This inspired Kevin Lee, an American brought up and educated in New Zealand and arrived in the Philippines as a Peace Corps volunteer assigned to water and sanitation projects in 2004, to establish the ASDSW in 2006, an organization that aims to strengthen water sanitation and hygiene (WaSH) governance, and collaborate technical capacities with various partners.
Lee had a good life in New Zealand. He was born in South Africa by American parents and moved to New Zealand, where he was raised and educated the Kiwi way. Lee then got his mechanical engineering degree and worked in the steel industry before working in the pollution-control industry.
“I joined Peace Corps just for a change and came here in February of 2004, and was in Baguio and Nueva Vizcaya for their water and santitation programs,” Lee said in an exclusive interview with the BusinessMirror. The work Lee had in the Philippines, for him, an eye opener. Coming from a heavy-industry background, there was a complete change of career when he arrived in the country, and Lee had the opportunity to serve in a very different field. “When I was working here [in the Philippines], I was starting to understand some of the issues that were impacting water and, santiation development and, then, I was trying to figure out what to do,” he explained.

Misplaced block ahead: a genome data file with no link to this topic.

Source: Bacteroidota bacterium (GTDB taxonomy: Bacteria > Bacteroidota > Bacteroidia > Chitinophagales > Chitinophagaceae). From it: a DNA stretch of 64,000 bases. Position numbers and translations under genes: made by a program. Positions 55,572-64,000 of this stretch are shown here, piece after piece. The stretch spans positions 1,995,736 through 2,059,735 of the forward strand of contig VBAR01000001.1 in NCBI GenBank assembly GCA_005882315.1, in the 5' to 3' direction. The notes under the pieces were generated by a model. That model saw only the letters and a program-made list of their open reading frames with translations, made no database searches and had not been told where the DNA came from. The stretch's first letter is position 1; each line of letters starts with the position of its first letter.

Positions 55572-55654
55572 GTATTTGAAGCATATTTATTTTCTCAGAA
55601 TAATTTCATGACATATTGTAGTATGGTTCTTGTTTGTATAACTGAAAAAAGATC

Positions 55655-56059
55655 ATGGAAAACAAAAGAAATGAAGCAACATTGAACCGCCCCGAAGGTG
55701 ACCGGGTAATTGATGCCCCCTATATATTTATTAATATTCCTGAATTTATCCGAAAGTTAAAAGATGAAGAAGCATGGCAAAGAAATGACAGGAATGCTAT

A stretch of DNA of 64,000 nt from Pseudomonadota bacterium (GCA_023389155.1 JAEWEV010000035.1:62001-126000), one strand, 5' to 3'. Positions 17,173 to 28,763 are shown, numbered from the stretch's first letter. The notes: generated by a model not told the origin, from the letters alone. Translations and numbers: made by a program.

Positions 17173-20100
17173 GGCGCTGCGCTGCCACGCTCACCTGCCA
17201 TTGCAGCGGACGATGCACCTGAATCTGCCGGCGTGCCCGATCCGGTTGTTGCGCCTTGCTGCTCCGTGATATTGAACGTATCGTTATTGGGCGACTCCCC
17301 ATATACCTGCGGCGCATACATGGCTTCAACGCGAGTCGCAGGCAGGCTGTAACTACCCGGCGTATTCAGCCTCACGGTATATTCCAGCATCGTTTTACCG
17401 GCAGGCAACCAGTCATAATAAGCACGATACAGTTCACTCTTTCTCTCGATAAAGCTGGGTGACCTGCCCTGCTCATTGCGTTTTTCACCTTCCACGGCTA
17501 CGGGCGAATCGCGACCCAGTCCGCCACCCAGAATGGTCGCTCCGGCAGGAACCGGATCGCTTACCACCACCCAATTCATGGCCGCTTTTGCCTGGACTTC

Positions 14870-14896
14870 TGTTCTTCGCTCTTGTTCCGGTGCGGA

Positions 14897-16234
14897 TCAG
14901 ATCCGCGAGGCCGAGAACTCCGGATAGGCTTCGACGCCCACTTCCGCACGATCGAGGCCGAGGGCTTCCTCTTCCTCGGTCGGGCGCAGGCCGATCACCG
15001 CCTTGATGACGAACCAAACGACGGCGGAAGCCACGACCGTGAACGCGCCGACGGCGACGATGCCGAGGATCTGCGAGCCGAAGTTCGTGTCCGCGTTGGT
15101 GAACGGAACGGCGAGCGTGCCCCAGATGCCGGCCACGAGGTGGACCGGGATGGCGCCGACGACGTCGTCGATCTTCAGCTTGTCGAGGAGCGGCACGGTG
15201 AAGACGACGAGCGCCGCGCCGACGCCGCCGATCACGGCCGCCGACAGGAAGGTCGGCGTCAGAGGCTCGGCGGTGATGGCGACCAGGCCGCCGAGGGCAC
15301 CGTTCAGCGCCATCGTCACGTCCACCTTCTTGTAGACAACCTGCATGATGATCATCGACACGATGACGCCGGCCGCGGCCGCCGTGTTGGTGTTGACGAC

From there, he met Gemma Bulos, a Filipino-American musician and teacher who also aimed for a clean water and proper sanitation. The two worked together to create ASDSW, with Lee giving talks and doing some trainings for the biosand filters.
“It wasn’t a real conscious decision to say I’m in the Philippines for a certain reason, but opportunity was there and there was no reason to leave. The investment in the Philippines came after we started a single drop there was work, and there was more opportunity,” Lee explained. “Most of all, there’s a challenge in what we started. We started something really cool, and I like the people that I work with, and I like the progress that we made and see it happening.”